8. CHAPTER VIII
"Yes," said Raskolnikov, smiling. "I have come for your cross, Sonia.
It was you told me to go to the cross-roads; why is it you are
frightened now it's come to that?"
Sonia gazed at him astonished. His tone seemed strange to her; a cold
shiver ran over her, but in a moment she guessed that the tone and the
words were a mask. He spoke to her looking away, as though to avoid
meeting her eyes.
"You see, Sonia, I've decided that it will be better so. There is one
fact. . . . But it's a long story and there's no need to discuss it.
But do you know what angers me? It annoys me that all those stupid
brutish faces will be gaping at me directly, pestering me with their
stupid questions, which I shall have to answer--they'll point their
fingers at me. . . . Tfoo! You know I am not going to Porfiry, I am
sick of him. I'd rather go to my friend, the Explosive Lieutenant; how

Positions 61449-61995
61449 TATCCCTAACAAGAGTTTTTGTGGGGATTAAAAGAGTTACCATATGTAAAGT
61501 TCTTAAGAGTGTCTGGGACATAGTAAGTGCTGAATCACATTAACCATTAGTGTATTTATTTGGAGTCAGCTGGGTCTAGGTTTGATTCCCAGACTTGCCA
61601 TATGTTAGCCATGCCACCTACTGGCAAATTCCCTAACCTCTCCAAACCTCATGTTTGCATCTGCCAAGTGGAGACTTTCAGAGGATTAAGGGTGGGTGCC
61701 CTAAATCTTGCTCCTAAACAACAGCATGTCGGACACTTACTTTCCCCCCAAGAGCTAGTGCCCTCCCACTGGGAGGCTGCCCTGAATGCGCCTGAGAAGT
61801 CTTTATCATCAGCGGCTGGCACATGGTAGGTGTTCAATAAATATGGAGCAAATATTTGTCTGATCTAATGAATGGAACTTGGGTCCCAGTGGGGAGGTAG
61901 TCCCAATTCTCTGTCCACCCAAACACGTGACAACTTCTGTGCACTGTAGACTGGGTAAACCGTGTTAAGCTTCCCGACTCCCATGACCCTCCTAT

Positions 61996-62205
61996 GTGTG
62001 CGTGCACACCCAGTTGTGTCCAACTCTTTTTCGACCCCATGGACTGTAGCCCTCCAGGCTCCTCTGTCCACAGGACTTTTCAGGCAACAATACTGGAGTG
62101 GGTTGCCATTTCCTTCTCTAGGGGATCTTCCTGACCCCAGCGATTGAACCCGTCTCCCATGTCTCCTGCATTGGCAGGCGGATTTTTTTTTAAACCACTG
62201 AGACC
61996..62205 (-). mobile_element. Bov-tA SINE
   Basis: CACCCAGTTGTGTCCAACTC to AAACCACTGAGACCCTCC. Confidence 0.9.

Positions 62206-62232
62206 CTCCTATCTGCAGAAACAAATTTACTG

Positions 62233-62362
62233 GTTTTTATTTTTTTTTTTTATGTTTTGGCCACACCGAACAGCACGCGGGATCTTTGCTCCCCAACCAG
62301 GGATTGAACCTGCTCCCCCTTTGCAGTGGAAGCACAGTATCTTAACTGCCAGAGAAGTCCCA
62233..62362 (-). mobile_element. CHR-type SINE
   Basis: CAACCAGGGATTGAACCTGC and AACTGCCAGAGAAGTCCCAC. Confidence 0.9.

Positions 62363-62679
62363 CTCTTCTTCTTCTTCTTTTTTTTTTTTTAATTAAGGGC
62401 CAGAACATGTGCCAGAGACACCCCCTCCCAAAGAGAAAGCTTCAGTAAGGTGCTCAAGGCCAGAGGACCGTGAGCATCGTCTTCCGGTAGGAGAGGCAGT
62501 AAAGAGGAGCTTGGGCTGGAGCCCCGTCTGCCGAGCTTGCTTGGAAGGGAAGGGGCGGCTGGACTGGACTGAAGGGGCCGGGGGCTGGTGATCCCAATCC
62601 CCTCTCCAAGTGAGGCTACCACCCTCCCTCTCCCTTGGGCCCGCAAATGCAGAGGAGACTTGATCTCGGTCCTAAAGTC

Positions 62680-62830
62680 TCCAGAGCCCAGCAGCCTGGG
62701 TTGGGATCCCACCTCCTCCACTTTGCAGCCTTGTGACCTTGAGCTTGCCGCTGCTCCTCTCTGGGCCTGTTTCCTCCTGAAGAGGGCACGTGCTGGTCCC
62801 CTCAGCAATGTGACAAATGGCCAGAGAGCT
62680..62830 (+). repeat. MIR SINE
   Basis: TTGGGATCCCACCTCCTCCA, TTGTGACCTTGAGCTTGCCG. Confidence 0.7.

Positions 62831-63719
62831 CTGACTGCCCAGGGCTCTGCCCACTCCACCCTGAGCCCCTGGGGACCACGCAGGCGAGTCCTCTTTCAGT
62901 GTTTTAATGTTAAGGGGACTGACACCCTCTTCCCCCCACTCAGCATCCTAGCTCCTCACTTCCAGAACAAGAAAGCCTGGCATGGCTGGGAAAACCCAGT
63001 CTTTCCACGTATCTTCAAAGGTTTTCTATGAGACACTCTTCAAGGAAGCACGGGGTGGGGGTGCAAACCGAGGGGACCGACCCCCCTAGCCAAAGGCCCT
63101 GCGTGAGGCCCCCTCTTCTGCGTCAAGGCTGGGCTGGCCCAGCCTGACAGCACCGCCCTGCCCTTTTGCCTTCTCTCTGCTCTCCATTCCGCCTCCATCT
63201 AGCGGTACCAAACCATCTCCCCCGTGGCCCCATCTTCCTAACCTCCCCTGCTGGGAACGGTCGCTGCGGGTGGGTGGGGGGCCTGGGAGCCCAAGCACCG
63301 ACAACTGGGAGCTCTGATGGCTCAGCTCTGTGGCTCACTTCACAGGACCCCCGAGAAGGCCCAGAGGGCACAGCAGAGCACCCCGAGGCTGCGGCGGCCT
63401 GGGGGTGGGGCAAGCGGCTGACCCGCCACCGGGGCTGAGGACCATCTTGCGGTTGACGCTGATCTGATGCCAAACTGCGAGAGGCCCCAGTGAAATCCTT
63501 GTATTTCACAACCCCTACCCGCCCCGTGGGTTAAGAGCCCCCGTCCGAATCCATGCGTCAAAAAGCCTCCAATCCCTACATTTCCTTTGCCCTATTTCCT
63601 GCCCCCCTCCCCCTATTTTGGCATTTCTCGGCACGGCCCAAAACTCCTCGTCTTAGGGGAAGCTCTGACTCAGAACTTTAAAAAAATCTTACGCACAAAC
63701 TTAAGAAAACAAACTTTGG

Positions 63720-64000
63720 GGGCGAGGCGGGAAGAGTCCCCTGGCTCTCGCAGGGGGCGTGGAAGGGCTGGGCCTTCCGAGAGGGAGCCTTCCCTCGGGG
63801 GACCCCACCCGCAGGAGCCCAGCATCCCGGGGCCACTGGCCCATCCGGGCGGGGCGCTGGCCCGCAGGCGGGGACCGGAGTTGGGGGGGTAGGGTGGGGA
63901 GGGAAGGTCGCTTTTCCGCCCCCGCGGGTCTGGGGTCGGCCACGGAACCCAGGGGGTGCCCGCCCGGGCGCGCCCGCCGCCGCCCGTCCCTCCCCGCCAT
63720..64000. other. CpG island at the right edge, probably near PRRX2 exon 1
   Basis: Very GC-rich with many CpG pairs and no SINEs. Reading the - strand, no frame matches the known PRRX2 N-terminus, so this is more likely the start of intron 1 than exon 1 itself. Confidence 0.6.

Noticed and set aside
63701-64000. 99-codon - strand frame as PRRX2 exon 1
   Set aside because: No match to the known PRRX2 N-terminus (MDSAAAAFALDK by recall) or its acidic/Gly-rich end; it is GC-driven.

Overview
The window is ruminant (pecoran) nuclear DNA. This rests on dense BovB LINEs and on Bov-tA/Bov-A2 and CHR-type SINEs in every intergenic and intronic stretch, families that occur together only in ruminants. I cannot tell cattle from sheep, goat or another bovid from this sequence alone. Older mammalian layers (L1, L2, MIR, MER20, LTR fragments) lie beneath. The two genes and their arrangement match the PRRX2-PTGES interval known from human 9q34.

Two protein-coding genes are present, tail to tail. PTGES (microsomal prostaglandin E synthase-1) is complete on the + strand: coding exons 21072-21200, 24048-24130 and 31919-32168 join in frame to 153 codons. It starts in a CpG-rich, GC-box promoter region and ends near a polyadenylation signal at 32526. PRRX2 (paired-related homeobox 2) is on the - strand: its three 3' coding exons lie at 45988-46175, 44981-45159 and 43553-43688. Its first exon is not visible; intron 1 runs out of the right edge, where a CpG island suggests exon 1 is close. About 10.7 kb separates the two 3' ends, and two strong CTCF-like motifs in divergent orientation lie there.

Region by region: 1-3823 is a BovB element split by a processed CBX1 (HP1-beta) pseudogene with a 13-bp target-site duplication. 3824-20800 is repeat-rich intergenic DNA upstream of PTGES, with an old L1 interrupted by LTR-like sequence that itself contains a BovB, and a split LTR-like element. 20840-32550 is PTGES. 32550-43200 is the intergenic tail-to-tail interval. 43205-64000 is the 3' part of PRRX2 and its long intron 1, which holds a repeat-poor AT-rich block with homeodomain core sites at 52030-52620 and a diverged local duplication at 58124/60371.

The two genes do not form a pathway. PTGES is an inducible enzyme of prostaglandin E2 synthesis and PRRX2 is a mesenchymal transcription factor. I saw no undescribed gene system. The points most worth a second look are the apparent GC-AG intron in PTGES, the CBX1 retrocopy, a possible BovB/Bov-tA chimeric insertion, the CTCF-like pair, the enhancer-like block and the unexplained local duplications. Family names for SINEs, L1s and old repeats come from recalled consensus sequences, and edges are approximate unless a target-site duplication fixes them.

I shall surprise him, what a sensation I shall make! But I must be
cooler; I've become too irritable of late. You know I was nearly
shaking my fist at my sister just now, because she turned to take a
last look at me. It's a brutal state to be in! Ah! what am I coming
to! Well, where are the crosses?"
He seemed hardly to know what he was doing. He could not stay still or
concentrate his attention on anything; his ideas seemed to gallop
after one another, he talked incoherently, his hands trembled
Without a word Sonia took out of the drawer two crosses, one of
cypress wood and one of copper. She made the sign of the cross over
herself and over him, and put the wooden cross on his neck.